Mid-Michigan theatres too cowardly to show Brokeback
January 16, 2006 —
If you plan on seeing Brokeback Mountain in theatres, you had better clear out about six hours of your day. That's because the closest movie theatre playing the two hour and fifteen minute movie is in the Detroit area.
Local theatres are playing it straight, so to speak, by simply overlooking the film. Despite the fact that Brokeback is a high profile movie with big name actors (among them Heath Ledger and Donnie Darko himself, Jake Gyllenhaal), a big name director (Ang Lee), and a slew of award nominations (including a Golden Globe for Best Picture), many theatres are balking at showing the film on their screens.
Unlike Utah Jazz owner Larry Miller's movie theatre, which pulled Brokeback hours before its release, Michigan cinemas just never intended on showing the film.
So what's the deal? Why should mid-Michigan residents have to gas up and head to Royal Oak in order to see a movie that is not only praised by critics but is also one of the most talked-about pictures of the year?
The reason is simple. Of course, the reason is different, depending on who you ask.
Talk to someone representing a local cinema and you will likely hear something about how Brokeback is not in high demand. That's right: everyone in the tri-cities area apparently would rather see more sophisticated movies like Cheaper By the Dozen 2 and The Ringer.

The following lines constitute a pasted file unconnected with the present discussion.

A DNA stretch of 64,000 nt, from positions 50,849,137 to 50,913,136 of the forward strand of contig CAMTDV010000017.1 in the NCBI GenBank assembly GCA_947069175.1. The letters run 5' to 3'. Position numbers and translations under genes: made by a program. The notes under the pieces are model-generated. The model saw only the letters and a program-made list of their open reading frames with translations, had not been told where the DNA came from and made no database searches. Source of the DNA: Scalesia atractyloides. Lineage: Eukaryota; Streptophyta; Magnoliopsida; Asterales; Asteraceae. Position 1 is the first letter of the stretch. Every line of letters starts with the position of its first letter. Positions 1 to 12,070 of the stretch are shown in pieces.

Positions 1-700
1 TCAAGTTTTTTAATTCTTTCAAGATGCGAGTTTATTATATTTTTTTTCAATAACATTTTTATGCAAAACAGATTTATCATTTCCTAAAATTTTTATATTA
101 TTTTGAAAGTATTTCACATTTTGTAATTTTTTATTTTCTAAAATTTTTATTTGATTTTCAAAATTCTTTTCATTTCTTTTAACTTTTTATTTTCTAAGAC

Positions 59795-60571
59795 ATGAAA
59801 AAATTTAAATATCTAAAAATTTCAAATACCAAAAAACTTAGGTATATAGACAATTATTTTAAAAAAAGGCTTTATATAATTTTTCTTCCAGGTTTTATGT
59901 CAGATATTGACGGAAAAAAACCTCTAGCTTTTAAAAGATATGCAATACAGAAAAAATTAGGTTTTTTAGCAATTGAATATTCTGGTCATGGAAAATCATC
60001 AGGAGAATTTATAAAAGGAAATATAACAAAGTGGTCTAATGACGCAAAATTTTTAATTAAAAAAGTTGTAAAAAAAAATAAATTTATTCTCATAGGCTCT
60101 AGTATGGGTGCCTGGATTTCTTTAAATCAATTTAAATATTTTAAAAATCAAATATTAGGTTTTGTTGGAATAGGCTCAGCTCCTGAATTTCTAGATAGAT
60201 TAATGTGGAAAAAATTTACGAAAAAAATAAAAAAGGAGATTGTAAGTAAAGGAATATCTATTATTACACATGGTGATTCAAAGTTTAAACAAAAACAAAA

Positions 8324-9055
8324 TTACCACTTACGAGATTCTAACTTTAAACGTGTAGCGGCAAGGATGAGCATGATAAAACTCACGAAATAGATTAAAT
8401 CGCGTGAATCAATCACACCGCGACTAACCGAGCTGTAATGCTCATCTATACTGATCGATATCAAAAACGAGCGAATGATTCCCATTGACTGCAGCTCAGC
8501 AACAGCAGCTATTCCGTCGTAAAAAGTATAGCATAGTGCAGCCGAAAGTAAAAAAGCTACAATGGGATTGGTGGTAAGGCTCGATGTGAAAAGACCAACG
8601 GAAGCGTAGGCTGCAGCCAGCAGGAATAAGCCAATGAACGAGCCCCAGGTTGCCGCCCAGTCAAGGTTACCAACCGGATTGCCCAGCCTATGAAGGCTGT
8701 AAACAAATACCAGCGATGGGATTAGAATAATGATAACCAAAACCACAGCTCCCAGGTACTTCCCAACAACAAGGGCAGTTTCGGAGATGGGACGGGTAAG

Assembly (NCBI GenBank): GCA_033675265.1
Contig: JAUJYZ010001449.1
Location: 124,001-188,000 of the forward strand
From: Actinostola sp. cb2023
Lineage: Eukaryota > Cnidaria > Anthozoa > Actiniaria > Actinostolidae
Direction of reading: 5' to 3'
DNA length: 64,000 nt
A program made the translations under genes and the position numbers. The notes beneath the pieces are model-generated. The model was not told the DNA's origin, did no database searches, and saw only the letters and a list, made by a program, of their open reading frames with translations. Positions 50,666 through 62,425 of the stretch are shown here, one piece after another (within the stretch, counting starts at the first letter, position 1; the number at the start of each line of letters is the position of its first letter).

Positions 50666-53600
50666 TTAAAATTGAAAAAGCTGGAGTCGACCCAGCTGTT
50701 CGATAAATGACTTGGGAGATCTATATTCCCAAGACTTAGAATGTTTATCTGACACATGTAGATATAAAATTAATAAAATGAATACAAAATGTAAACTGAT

But really, it's worth arguing that point once you notice the local GKC Theatre is currently showing Munich, Tristan & Isolde, and Memoirs of a Geisha - the most recognizable actor out of all three of those movies is Geoffrey Rush.
If you are like me, you are probably thinking that the real reason Brokeback is not playing is that it is a movie about gay cowboys. Sure, it sounds silly when you sum it up like that. A gay cowboy western probably would not be on my must-see list if I were ignorant to the nature of the movie.
But having read the short story which inspired the film, I know that there is much more to Brokeback than the two male protagonists getting it on, which unfortunately overshadows anything else that happens in the story for a lot of people.
After all, whenever I hear the movie mentioned, it is referred to as "that gay cowboy movie" or something along those lines. Even I, someone anticipating the release of Brokeback for some time now, have used those words. But to refuse to give screen time to a big-budget Hollywood picture because it is "that gay cowboy movie" is absurd.
What are theatres worrying about? Are they afraid that someone will see Brokeback Mountain expecting a heartfelt Disney-fied family movie and leave the theatre outraged at what went down on screen? Well if that is the case, then maybe people should read what a movie is about before handing over $9 to see it.
Or maybe the cinemas are just embarrassed to show the movie. Maybe they just don't feel right having Harry Potter and Brokeback Mountain in adjacent theatres.
I overheard someone on the television talking about this issue recently. I don't remember if it was Jay Leno or Jon Stewart or someone else entirely, but whoever it was said that this movie isn't going to turn people gay. We should not be afraid of this movie. If anything, Brokeback Mountain could open some people's eyes. That is, assuming they can get a day off work to hit the road and track it down.